Vegetation

Vegetation Summary: Stands are essentially monospecific Nelumbo lutea communities. This association may be divided as more information becomes available. In the Central Appalachian region, mixed or monospecific Nelumbo lutea communities of natural wetlands or artificial impoundments sometimes contain scattered Cephalanthus occidentalis. Other floating-leaved aquatic plant species, such as Nuphar advena and Nymphaea odorata, may be present, as may emergent species such as Schoenoplectus tabernaemontani (= Scirpus tabernaemontani), Pontederia cordata, Juncus effusus, Typha latifolia, Eichhornia crassipes (alien), Hydrocotyle spp., and floating aquatics, such as Salvinia minima, Spirodela spp., Lemna spp., and Azolla caroliniana (Central Appalachian Ecoregional Planning Team pers. comm. 1998).


Environmental Setting

Wetland Indicator: Y
Environmental Summary: Stands are found in natural wetlands or artificial impoundments. In Wisconsin, this type is located primarily in the backwaters and impoundments of the Mississippi River and along the deep marshes of the lower Wolf River system (E. Epstein pers. comm. 2003). The hydrology of this association in the Central Appalachian region is highly variable; thus, the hydrologic placement is debatable (Central Appalachian Ecoregional Planning Team pers. comm. 1998).


Dynamic Processes


Plot Sampling & Classification Analysis

Plots stored in VegBank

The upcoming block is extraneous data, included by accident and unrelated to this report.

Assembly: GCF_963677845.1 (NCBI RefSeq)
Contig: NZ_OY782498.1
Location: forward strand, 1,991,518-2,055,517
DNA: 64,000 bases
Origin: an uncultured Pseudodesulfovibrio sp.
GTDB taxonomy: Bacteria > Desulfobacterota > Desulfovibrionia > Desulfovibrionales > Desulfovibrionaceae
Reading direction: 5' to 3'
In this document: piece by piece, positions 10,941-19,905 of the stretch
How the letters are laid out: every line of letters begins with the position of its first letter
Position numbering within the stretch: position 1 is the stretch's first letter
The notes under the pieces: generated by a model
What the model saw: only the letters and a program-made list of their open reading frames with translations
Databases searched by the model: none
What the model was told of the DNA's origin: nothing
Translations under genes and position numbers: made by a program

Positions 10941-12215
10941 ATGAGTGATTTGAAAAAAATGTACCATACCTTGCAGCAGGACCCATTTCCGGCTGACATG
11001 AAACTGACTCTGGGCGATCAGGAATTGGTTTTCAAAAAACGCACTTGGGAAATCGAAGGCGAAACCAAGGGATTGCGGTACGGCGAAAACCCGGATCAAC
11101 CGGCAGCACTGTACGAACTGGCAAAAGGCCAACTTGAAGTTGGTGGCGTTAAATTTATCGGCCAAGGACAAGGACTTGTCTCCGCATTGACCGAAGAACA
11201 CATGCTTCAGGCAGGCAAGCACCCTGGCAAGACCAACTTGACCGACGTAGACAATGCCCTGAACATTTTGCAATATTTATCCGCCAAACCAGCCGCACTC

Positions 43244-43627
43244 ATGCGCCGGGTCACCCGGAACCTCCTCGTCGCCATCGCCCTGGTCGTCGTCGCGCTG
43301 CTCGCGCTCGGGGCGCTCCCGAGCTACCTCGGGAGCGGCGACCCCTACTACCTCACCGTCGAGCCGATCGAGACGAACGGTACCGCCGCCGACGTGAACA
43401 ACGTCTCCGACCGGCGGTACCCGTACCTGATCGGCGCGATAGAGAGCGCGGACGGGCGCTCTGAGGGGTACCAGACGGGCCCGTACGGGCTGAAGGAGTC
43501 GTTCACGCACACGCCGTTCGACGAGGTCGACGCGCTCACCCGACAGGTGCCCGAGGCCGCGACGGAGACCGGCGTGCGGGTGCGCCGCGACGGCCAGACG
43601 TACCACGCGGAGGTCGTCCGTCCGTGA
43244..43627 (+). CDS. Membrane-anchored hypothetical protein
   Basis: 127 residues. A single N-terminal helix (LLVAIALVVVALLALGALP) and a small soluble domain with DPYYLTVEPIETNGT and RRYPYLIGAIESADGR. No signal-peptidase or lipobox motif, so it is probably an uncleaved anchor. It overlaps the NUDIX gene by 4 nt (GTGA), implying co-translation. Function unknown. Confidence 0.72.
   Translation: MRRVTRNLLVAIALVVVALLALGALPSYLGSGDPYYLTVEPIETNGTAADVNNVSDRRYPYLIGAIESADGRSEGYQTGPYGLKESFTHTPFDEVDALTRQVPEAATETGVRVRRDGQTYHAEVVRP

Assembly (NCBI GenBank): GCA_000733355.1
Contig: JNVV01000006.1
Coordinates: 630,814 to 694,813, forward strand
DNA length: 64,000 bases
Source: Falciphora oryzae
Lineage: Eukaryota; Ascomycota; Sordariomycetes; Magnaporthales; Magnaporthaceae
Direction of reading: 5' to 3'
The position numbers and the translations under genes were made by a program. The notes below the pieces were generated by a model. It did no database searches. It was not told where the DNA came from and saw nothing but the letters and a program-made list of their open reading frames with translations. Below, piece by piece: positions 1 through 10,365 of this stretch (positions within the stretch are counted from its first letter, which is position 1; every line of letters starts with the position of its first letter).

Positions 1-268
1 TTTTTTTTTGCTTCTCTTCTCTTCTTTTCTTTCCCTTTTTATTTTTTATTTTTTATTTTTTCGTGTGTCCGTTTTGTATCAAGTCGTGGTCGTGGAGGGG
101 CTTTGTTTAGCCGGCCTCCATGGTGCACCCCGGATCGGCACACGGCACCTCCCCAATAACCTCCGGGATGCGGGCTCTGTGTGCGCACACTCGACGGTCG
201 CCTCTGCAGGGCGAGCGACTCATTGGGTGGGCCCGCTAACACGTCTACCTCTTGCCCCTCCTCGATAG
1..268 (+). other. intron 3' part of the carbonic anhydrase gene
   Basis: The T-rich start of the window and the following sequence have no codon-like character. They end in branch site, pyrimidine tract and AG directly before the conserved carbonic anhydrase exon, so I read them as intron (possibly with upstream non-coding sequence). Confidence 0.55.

Authors/Contributors
Concept Author(s): A.S. Weakley
Element Description Edition Date: 01Aug1994
Element Description Author(s): A.S. Weakley
NatureServe Conservation Status Factors Edition Date: 15Oct2002
NatureServe Conservation Status Factors Author(s): M. Pyne

Ecological data developed by NatureServe and its network of natural heritage programs (see Local Programs) and other contributors and cooperators (see Sources).


References
  • ALNHP [Alabama Natural Heritage Program]. 2002. Eufaula National Wildlife Refuge: Natural community and rare plant survey. Alabama Natural Heritage Program, The Nature Conservancy, Montgomery.

  • Allard, D. J. 1990. Southeastern United States ecological community classification. Interim report, Version 1.2. The Nature Conservancy, Southeast Regional Office, Chapel Hill, NC. 96 pp.

  • Blair, W. F. 1938. Ecological relationships of the mammals of the Bird Creek region, northeastern Oklahoma. The American Midland Naturalist 20:473-526.

  • Blair, W. F., and T. H. Hubbell. 1938. The biotic districts of Oklahoma. The American Midland Naturalist 20:425-454.

  • CAP [Central Appalachian Forest Working Group]. 1998. Central Appalachian Working group discussions. The Nature Conservancy, Boston, MA.

  • Chapman, K. A., D. A. Albert, and G. A. Reese. 1989. Draft descriptions of Michigan's natural community types. Michigan Department of Natural Resources, Lansing, MI. 35 pp.

  • Coulling, P. P. 2002. A preliminary classification of tidal marsh, shrub swamp, and hardwood swamp vegetation and assorted non-tidal, chiefly non-maritime, herbaceous wetland communities of the Virginia Coastal Plain. October 2002. Virginia Department of Conservation and Recreation, Division of Natural Heritage. Natural Heritage Technical Report 02-18. 30 pp.